Then he stepped onto the balcony.

“Both of us, Samarsen and I, were baffled when the King spoke those words. We could not utter a word. “Good people of Kundalini!” the King shouted, waving his hands and trying to draw the attention of the masses; I acknowledge your anger and your just demands. I was so immersed in my diversions that I failed to look into your troubles and tribulations. So you have every reason to demand my abdication. I will set aside my Crown and something much more valuable to me. Only, I want you to obey Samarsen, who shall be your leader in future!’

“This speech provoked cheers and shouts of joy from the people. But, the next moment. The King leapt from the balcony.

“For a moment, we were dazed. Samarsen and I. Then we looked down. King Chitra-sena was dead. He lay there and did not move at all.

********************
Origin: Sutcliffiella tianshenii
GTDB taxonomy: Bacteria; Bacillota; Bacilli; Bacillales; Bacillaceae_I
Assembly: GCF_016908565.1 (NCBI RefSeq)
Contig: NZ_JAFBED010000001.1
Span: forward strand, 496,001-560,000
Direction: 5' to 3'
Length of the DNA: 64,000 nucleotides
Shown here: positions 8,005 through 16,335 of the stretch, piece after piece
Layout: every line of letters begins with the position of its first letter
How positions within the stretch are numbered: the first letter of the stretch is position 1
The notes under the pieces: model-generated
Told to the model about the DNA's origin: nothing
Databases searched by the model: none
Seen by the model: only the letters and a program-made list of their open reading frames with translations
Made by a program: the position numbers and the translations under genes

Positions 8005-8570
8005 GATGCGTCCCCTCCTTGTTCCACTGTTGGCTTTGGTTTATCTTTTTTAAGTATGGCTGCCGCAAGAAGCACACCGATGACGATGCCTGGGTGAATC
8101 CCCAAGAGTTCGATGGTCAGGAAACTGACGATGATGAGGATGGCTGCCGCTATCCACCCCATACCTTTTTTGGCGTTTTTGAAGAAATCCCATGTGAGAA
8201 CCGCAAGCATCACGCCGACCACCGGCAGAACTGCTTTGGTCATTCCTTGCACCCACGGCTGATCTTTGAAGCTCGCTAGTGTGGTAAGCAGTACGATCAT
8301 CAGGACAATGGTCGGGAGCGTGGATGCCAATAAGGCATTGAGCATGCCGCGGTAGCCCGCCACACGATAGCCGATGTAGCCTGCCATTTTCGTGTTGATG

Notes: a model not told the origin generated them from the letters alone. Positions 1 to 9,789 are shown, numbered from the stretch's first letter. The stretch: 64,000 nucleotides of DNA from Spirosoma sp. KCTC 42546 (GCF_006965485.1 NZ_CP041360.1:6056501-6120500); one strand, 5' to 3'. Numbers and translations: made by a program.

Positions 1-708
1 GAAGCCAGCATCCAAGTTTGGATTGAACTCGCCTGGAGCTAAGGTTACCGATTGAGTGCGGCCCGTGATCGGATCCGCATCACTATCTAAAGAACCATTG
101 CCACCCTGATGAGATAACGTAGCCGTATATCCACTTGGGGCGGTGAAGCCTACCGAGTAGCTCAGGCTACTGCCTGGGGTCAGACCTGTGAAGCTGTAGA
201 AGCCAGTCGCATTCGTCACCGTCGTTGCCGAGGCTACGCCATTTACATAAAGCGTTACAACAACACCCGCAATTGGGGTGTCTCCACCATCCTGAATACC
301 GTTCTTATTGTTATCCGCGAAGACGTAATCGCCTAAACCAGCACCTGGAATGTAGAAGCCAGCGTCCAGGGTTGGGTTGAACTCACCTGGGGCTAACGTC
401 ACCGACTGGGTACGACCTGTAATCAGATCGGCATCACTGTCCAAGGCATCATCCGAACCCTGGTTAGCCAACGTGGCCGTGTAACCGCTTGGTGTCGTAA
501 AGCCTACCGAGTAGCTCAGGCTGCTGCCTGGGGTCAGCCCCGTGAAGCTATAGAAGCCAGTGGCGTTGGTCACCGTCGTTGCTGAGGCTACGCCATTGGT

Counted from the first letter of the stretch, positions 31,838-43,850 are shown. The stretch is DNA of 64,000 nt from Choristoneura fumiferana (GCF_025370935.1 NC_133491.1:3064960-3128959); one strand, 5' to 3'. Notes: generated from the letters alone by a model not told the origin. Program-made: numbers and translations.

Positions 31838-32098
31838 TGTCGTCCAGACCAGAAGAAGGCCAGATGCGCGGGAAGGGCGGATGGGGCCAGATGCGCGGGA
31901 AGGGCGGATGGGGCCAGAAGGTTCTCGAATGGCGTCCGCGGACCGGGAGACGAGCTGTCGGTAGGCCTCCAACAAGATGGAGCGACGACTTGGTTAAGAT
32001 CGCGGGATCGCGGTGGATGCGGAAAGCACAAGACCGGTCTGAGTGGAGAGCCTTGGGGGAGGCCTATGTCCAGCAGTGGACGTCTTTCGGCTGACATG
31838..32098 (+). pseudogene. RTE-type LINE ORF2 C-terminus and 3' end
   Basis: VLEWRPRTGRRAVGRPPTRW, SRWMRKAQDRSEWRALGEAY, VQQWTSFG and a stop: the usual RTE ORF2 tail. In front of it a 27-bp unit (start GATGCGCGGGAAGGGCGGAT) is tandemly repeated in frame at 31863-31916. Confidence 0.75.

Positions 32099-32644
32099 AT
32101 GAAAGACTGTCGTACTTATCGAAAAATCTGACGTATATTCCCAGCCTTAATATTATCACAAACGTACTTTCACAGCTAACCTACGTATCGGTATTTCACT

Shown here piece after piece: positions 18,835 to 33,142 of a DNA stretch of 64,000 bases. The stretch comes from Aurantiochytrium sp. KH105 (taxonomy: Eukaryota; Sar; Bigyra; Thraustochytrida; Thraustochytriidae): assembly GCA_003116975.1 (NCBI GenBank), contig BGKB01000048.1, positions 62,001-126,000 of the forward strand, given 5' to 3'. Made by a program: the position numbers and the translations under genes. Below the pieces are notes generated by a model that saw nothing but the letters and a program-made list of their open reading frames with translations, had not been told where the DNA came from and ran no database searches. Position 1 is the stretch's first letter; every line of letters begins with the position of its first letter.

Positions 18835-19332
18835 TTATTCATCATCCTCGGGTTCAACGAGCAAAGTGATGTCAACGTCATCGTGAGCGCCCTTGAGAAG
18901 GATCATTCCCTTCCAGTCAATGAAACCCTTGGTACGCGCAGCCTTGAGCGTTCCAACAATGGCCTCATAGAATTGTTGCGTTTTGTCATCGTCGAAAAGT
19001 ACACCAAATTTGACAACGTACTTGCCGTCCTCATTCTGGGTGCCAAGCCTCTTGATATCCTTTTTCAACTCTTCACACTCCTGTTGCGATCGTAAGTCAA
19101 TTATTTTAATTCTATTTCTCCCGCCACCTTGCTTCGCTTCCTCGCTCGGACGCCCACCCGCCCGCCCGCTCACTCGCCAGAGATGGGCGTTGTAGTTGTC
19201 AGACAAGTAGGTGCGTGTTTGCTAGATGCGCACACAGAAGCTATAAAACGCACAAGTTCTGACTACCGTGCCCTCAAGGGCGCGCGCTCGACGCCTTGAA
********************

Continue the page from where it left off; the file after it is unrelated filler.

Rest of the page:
“The fatal jump of the King appeared to have scared the wild animals down below, for they scattered away in all directions. As for the people, they, too, were quite dazed.

“He has done it now! Samarsen muttered, supporting himself against a pillar. It is all over! There was a wet glint in his eyes.

“I looked at the people. They were reticent. What they had witnessed petrified them. Samar- sen stood motionless while Naravahana appeared to be deprived of his senses.

“Soon, the Keeper of the animals ran there, shouting. O Commander, what now, what?

“He wanted to say something more, but I told him to keep quiet and come near me. Get back the beasts into their cages, I said to him, for I am going to have the gates opened in a few minutes. So it would be best if you looked sharp about it. I also want you to remove the body of His Majesty and take it to a safe place.”

“Samarsen was aware of my instructions to the Keeper of the animals. Naravahana, standing slightly away from me, gave me a sharp look and went onto the balcony.

“Presently, the beasts were all locked up. His Majesty was removed to a proper place. Samarsen and I went down the staircase and walked towards the palace gate.